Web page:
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Humble Origin Bundle Raises Over $10M

EA News has word that the recently concluded Humble Origin Bundle raised over $10 million for charity:

After two weeks online, the Humble Origin Bundle, which featured ten of our games, sold over 2.1 million copies and generated over $10.5 million in sales. Most of the funds benefitted six charities with additional optional tips going to support Humble Bundle for hosting the promotion. Consumers who purchased the bundle named their own price and then determined how to distribute their donation across the participating organizations: Human Rights Campaign, watsi, San Francisco AIDS Foundation, American Red Cross, GamesAid and the American Cancer Society.

“The Humble Origin Bundle was an amazing opportunity for San Francisco AIDS Foundation,” said Robin Easterbrook, San Francisco AIDS Foundation. “We have never participated in anything like it before, and were thrilled to be able to connect our work with an amazing community of gamers. It really inspired us to think about new fundraising ideas which can make a big impact on our efforts in the community.”

"We are very grateful for the support of Humble Bundle and their customers through this collaboration," said Lin Mac Master, chief marketing and revenue officer for the American Cancer Society. "The American Cancer Society turned 100 years old this year, and efforts like this will help us make this cancer’s last century.”

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23. Re: Humble Origin Bundle Raises Over $10M Sep 4, 2013, 15:52 jacobvandy
Jivaro wrote on Sep 4, 2013, 13:32:
Verno wrote on Sep 4, 2013, 12:55:
I was shocked at the posh gatherings..

My sister, who is an attorney and does pro bono work for a charity organization, explained that to me in a way that almost makes sense. When a person that makes $1000000+ a year makes a donation, it tends to be much more sizable than someone who makes 70000+ a year. A charity wants to attract those people, so they have to have offices that those people can feel confident coming to or sitting in. The various events have to have a certain standard of presentation so that the wealthier people are comfortable and thus more likely to open their wallets. In other words, they cater to the rich to get their fattier donations. Obviously it helps that it makes it a lot comfortable of a workspace...I am not playing that off at all...rather just pointing out that there is a purpose to it. I may have a terrific charity for sick kids, but if the office is located in east downtown Oakland, the neighboring building is a crack house, and the closest thing to a parking lot I have is curbside meters....that isn't going to attract the people that can afford to give the most.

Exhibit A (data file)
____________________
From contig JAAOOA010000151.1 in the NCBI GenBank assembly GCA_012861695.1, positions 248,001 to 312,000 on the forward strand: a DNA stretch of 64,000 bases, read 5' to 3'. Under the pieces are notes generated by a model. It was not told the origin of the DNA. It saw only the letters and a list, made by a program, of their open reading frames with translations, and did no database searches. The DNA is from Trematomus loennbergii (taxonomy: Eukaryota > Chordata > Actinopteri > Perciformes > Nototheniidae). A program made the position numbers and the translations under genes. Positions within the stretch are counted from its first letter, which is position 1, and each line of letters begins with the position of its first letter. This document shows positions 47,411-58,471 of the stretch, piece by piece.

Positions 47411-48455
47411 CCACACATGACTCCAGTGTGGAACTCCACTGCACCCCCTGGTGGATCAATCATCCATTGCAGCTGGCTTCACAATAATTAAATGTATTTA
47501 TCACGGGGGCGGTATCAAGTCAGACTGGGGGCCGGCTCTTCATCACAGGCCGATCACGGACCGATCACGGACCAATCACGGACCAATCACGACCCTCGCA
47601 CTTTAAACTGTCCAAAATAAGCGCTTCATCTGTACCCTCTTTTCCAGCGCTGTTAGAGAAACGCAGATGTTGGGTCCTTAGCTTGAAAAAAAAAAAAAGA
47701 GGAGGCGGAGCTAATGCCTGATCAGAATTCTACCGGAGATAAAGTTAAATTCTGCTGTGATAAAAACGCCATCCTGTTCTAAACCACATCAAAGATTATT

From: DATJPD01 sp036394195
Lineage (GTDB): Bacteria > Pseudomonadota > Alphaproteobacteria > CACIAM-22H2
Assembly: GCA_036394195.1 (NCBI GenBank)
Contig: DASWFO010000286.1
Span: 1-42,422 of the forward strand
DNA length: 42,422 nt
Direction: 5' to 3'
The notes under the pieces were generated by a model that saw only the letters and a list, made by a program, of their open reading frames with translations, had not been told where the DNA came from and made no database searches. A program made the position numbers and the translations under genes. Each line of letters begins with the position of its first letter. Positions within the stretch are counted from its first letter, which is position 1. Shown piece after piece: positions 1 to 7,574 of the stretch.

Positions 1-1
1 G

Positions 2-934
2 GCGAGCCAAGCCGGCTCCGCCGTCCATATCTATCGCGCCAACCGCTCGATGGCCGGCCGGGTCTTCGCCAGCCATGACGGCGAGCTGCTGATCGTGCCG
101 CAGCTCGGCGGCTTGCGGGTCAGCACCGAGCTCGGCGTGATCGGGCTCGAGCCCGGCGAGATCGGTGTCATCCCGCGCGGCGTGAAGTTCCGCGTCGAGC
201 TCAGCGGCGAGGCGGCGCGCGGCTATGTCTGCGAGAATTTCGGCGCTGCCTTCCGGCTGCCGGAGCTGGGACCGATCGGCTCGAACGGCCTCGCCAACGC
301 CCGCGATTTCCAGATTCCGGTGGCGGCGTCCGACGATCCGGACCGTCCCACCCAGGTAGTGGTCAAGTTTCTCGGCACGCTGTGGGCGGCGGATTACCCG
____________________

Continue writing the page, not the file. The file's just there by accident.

The problem with the majority of "charity" organizations, though... Is that's all there is to them. Fancy parties with rich people getting tax write-offs, and dozens of staff working at that "non-profit" drawing six-figure salaries. Verno hit the nail on the head, "charity" is just a job for a lot of people. They don't want to actually solve or cure anything, because that would derail the gravy train.

The benchmark is to see how much they actually give to their cause versus how much in donations they take in. All registered charitable organizations are required to publicly file their yearly tax returns, so the research is pretty easy to do. There are no requirements as to how efficient of a charity you have to be, so as long as they don't lie to the IRS, they can steal all the donations they take in if they want. I used to go to, but I just found out that they now require you create an account even to view the free stuff... Gonna have to find some other site that's easier.

For example, Susan G. Komen is among the WORST goddamned charities on Earth. Biggest scam going. The founder was making millions a year, they charge you like $3,500 up-front to participate in one of their walks whether or not you make up that amount in donations gathered, and then they sue every other fund-raiser big and small that even slightly emulates them (such as using the phrase "for the cure" in any way, shape, or form). I was surprised to find out that the Call of Duty veteran's fund run by Bobby Kotick and co. is actually one of the better ones, no salaries or absurd expenses, 90%+ of the money collected actually going to veterans when I checked it out a couple years ago when they were in the news.

This comment was edited on Sep 4, 2013, 16:08.
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